Detectives on Thursday caused a scene that rocked the legal fraternity to the core, when they arrested and questioned two High Court judges for hours without revealing their crimes.
Justices Aggrey Muchelule and Said Chitembwe spent the better part of their afternoon at the Directorate of Criminal Investigations (DCI) where they recorded statements.
Justice Muchelule was on his way to deliver pending judgments, while Justice Chitembwe was attending to a law student when detectives stormed their offices that are just a wall apart and arrested them.
Detectives searched both offices before taking them to the DCI headquarters for questioning. The judges’ lawyer Danstan Omari later told journalists that the detectives were searching “for money” but “did not find even a single penny”.
Both judges were released after 6pm, with DCI boss George Kinoti refusing to address journalists who had camped at his Kiambu Road offices for more than four hours waiting for an official statement on the arrests.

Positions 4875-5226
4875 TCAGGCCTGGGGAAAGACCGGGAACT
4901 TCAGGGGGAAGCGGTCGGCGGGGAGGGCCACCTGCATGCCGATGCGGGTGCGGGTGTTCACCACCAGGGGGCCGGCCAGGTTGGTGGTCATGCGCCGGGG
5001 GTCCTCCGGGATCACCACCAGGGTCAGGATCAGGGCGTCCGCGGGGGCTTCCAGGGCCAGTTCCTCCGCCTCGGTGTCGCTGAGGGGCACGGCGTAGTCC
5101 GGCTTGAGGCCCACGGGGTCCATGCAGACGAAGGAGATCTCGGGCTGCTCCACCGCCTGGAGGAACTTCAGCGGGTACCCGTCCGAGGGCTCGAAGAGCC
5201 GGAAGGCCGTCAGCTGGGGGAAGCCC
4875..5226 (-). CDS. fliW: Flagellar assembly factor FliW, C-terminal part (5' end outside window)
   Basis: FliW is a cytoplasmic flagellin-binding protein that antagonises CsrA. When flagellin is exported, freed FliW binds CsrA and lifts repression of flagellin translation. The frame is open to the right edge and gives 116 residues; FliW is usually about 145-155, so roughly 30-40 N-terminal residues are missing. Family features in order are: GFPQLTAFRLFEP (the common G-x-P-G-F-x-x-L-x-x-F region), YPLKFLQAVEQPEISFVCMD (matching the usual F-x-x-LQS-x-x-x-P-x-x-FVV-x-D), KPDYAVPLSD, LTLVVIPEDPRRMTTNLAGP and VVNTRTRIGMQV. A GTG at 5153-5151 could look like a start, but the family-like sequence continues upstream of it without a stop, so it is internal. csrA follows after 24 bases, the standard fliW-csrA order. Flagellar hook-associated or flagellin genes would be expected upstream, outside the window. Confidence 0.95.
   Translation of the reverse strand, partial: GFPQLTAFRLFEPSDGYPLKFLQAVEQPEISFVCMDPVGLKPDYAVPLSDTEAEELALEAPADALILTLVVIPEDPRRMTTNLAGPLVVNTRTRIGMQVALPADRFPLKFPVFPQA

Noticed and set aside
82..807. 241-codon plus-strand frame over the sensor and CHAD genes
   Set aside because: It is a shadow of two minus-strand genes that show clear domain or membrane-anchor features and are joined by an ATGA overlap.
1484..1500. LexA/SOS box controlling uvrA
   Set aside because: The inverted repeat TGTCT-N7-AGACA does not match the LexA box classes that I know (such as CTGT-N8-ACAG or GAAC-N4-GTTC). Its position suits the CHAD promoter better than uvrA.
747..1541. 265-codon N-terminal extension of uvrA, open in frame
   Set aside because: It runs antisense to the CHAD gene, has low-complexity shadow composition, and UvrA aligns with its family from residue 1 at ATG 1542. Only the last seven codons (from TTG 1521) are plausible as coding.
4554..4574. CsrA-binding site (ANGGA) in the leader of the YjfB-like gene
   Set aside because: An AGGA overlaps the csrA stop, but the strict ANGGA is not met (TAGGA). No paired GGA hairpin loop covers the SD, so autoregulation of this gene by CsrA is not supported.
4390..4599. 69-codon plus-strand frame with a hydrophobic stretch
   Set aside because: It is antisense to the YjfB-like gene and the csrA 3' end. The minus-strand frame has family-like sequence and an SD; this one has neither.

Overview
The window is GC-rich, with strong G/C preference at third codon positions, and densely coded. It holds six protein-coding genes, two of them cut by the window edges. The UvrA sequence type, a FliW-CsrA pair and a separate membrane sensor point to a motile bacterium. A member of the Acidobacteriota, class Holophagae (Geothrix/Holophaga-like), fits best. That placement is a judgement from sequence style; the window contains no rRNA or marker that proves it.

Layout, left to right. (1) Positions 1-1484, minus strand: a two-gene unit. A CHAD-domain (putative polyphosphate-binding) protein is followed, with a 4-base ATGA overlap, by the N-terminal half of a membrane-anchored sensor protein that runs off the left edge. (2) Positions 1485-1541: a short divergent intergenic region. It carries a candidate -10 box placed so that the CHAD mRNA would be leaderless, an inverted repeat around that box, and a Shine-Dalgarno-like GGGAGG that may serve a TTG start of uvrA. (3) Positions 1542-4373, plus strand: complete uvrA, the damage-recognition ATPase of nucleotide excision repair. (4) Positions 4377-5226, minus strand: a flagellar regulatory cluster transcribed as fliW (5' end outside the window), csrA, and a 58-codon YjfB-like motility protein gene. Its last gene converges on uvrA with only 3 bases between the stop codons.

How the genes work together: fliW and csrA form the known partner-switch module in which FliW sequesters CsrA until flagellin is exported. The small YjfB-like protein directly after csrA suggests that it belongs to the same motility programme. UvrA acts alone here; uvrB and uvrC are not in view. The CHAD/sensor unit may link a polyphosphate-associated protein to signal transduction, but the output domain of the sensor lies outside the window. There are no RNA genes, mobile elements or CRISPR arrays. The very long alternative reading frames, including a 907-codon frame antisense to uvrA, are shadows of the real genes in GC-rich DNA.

Although he had promised to issue a statement on the matter, his secretary told reporters that he had “another commitment”.
The decision by Mr Kinoti has left a puzzle over the arrests, as some quarters in legal circles speculated that detectives were investigating corruption claims.
Justice Muchelule was the first to leave around 6pm. Justice Chitembwe followed 30 minutes later. Speaking to the press at the DCI offices, Mr Omari accused the Executive of attempting to intimidate the Judiciary — a claim that was echoed by LSK Nairobi branch chairperson Erick Theuri.
“We have no doubts in our minds that these are well calculated but poorly executed attempts to intimidate the judges and we are not going to take this lightly,” Mr Theuri said.
Director of Public Prosecutions Noordin Haji was also put on notice for allowing the arbitrary arrest of senior judicial officers.
Mr Omari said his two clients will challenge the DCI action in court today, citing violation of their fundamental rights.
The procedure of arresting a sitting judge, he said, was well spelt out after the arrest of Deputy Chief Justice Philomena Mwilu in 2018 over alleged corruption. Her case is pending.
He said police must first inform the Judicial Service Commission before arresting any judge as they enjoy security of tenure.